For journalists looking to add depth to their stories, Investigative Reporters and Editors has provided a great compilation of presentations and tipsheets from presenters at their June 2013 conference. We’ve pulled a few of our favorites, but the whole treasure trove of information is available here.
• A presentation by The Center for Investigative Reporting’s Coulter Jones and the Corpus Christi Caller-Times’ Jessica Savage guides journalists through finding and using data to strengthen stories “on any beat.”
• NPR’s Margot Williams offers a list of resources that can help journalists find public records, information about non-profits and charities, archives and data.
• The Milwaukee Journal Sentinel’s Kevin Crowe gives advice on looking into “chronic absenteeism” and school funding. He suggests looking to school attendance documents, IRS 990 forms and state education department budget documents, as well as talking with employees and students’ parents.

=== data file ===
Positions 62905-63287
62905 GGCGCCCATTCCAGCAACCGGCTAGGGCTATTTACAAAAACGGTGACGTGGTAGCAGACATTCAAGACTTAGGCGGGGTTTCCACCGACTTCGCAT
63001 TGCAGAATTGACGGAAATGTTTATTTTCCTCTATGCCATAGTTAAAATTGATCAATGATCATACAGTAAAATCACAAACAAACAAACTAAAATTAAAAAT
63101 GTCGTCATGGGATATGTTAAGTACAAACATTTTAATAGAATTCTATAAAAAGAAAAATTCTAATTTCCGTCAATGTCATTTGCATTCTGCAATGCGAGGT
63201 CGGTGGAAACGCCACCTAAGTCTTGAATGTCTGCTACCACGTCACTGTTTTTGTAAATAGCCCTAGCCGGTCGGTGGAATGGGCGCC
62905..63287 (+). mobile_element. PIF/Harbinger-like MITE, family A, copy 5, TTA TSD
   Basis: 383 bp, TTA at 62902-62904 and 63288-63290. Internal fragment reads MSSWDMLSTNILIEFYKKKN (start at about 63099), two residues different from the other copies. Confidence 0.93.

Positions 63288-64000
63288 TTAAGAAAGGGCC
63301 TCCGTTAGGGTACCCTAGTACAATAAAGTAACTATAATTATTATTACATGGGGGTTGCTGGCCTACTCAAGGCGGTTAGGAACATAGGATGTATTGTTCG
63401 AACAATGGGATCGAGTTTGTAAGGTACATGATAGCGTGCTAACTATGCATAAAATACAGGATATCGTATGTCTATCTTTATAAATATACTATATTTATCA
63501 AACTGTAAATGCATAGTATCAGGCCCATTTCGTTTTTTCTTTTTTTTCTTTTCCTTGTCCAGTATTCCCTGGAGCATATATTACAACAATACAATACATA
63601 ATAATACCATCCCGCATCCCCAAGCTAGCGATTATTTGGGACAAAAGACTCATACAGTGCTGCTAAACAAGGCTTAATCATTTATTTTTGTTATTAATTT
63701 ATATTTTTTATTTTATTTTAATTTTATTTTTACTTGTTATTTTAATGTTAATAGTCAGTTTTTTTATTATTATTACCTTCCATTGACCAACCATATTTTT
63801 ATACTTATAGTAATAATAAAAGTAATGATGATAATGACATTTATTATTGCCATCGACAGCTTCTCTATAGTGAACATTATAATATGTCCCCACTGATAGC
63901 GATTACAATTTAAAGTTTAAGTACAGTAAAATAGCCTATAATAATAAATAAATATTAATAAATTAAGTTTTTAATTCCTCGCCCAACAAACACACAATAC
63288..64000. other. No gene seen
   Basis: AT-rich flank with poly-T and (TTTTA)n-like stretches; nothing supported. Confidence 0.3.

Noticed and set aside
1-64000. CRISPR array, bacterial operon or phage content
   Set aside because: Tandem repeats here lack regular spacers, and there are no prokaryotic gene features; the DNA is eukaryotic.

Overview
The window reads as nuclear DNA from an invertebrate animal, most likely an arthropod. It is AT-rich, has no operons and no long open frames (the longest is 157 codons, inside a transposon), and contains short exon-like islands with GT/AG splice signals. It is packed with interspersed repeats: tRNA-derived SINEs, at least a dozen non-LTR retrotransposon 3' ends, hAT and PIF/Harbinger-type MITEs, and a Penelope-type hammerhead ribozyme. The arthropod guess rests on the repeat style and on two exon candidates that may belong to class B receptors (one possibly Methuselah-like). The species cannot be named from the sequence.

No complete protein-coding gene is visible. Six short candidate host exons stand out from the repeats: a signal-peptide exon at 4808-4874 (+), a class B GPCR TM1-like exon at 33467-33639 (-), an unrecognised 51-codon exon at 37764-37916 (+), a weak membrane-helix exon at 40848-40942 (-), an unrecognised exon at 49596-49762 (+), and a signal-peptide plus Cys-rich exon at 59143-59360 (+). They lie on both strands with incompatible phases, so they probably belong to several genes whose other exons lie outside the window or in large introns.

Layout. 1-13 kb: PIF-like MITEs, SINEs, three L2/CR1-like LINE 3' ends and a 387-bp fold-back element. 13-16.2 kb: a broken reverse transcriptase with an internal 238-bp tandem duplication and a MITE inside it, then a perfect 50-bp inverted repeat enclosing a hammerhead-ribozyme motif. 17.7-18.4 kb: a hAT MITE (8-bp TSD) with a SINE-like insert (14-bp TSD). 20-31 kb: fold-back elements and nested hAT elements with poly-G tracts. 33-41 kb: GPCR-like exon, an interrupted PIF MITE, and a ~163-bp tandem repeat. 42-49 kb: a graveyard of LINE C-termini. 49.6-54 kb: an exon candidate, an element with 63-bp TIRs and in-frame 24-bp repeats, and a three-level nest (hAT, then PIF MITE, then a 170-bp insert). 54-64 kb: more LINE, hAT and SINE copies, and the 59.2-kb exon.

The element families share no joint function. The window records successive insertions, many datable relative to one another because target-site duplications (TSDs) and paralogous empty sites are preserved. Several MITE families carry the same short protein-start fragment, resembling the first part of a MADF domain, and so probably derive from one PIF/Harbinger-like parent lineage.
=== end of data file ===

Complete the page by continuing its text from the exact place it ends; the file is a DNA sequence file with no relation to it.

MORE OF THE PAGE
• James Neff, investigations editor for The Seattle Times, recommends that journalists look to archives and archivists for information “on any topic that touches government, business, or influential people.” Neff suggests using the National Archives’ Online Public Access tool, worldcat.org and archivegrid.org and provides tips on how to use them.
• For tips on obtaining public records, getting past stonewalling and dealing with federal agencies, see the tipsheet by Investigative Reporting Workshop’s Senior Editor Wendell Cochran, San Antonio Express-News’ John Tedesco, The Wall Street Journal’s Daniel Gilbert, and Hayes & Boone, LLP Partner Tom Williams. They suggest developing a relationship with an agency before asking for records, becoming familiar with what types of records the agency should have and getting a specific legal exemption if records are denied.